The book was easy to read, although the author's writing style was sometimes difficult to follow. There were a lot of broken sentences. The characters were developed well, but no one was ever happy. The characters experienced: tragic death, divorce, child abuse, complete sadness and therapy sessions. It was not a book to make you feel good.
ThePassionPlay More than 1 year ago
Daisy and I are complete opposites. Complete opposite lives, complete opposite personalities. I'm not extremely quiet, withdrawn; I have never cut piano lessons much less taken them; I never lied to my mother or went on a sexual journey with a man three times my age. Why, then, do I feel this vibe of similarity? It's the absent father. But, having an absent father has never fazed me like it did Daisy. It did more than faze her, actually. However, as I conclude, I daresay that I envy Daisy; I envy Daisy's father for my father; I envy that in the end, she got to know him, and he got to know her. Mark realized that Daisy needed him and he needed her. (Something my father failed to recognize). They both were wounded in some deep way, and they needed one another in order to heal. Even if there was still a scar left behind. Sue Miller's Lost in the Forest shows the importance of BOTH parents in the lives of their children. And, though this was not my type of book, I still give her props for it; it was well written and realistic. I liked it.
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Guest More than 1 year ago
Iwas very disappointed in the book. A Middle aged man having an affair w// a minor. He should have been sentenced to prison.
Guest More than 1 year ago
I read Sue Miller years ago (While I Was Gone and The Good Mother). I must have liked her style to read multiple books, but after reading this one, I doubt I will read others. Other reviewers have gone into plot details. (I'll just note that the character who was seduced was 15, not 14, as if that makes a difference.) I thought that Miller's descriptions were 'gratuitous' if you will.
Guest More than 1 year ago
I felt the book was an easy read, as others have said, but I was disappointed by many things one of which is where is the anger when it's found out that the 14 year old is having an affair with her mother's friend who is 50 -- anyway, not easy for me to recommend this book.
Guest More than 1 year ago
If you have read some of Sue Miller's earlier works, such as the Good Mother and While I Was Gone, you may find this book a disappointment. If you are a fan of Sue Miller, you will probably want to read it anyway. It is an easy read, and Sue Miller mesmerizes with her reflective, dreamy writing style. The plot sets in motion, after the main character's second husband is killed by a car. Most of story is the build up for what is about to happen to Daisy, the main characters 14 year old daughter. Grieving for her stepfather, she gets sucked into a sexual affair with a 50 some year old man. This is the climax of the story, and everything quickly winds down after a few titillating pages of her sexual coming of age. I was halfway through the book, lost in Sue Miller's dreamy writing style, before I realized, there would be no closure about what happened to the stepfather who was killed? We don't know, if he was killed by a hit and run driver? There is no discussion of a court case, regarding who might have hit him, and there is no mention of any police involvement. All this is glossed over. I felt that overall the story was rather weak and predictable. Eva the main character witnessed the violent death of her husband as did their three year old son. There is very little reference to the trauma that someone would experience as a result of witnessing such a terrible death of a loved one. I was also disappointed that there weren't any vibriant discriptions of the Northern California area, where the book is to take place. She writes a lot about it raining a lot there, which doesn't sound right. While she manages to wrap everything up at the end, the last chapter is very far removed from the story. You meet the characters many years later, and it is hard to related to it.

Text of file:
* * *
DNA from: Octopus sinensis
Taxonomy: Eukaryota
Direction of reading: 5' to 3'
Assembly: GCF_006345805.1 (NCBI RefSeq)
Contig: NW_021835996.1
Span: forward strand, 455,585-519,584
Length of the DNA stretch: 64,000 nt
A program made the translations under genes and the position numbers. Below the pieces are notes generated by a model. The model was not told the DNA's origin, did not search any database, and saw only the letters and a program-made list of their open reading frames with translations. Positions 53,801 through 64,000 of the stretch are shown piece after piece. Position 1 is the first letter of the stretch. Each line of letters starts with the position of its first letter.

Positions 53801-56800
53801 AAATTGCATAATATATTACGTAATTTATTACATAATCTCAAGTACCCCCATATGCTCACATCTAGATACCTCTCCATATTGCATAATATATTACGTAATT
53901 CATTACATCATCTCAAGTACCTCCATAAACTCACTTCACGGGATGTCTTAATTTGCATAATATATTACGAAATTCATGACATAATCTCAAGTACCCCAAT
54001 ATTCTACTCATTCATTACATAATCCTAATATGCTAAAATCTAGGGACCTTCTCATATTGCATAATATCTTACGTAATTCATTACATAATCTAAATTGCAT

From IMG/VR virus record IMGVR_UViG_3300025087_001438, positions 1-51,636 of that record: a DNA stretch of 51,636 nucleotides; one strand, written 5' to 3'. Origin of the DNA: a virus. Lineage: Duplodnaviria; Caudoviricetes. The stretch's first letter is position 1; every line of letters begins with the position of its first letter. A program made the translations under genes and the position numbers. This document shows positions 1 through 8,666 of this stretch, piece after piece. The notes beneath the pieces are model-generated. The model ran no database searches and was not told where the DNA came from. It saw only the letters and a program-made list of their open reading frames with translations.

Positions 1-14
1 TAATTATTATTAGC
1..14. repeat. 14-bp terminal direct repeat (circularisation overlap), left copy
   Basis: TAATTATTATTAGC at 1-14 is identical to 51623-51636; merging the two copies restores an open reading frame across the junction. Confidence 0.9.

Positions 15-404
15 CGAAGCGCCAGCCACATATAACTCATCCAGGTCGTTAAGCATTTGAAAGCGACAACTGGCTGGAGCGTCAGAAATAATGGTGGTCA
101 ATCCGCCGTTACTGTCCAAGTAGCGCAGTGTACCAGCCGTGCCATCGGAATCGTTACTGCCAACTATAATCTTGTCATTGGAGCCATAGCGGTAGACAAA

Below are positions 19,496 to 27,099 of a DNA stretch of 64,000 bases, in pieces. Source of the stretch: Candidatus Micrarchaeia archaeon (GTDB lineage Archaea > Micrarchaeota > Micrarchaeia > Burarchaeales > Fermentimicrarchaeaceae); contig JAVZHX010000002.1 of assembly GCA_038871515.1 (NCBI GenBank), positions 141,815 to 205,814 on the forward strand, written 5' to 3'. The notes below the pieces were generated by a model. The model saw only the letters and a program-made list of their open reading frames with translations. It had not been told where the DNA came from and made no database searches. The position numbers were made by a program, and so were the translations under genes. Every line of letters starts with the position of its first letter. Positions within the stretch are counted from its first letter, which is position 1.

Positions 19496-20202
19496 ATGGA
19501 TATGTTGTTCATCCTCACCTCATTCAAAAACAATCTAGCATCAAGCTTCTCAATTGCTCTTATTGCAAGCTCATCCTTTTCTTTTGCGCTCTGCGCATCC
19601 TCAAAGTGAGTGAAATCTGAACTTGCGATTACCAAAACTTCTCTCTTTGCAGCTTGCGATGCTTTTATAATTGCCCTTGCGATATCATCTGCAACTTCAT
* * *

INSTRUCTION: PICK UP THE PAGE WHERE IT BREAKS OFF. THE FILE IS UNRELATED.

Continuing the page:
Guest More than 1 year ago
This mesh of characters and various lifestyles is interesting and well done. Each point of view is a bit limited, but you can taste of feelings of each person involved, not too much just the right amount of exposure to experiences all of us have had and have viewed in others. Excellent read for someone wanting to be taken away from their life and surroundings.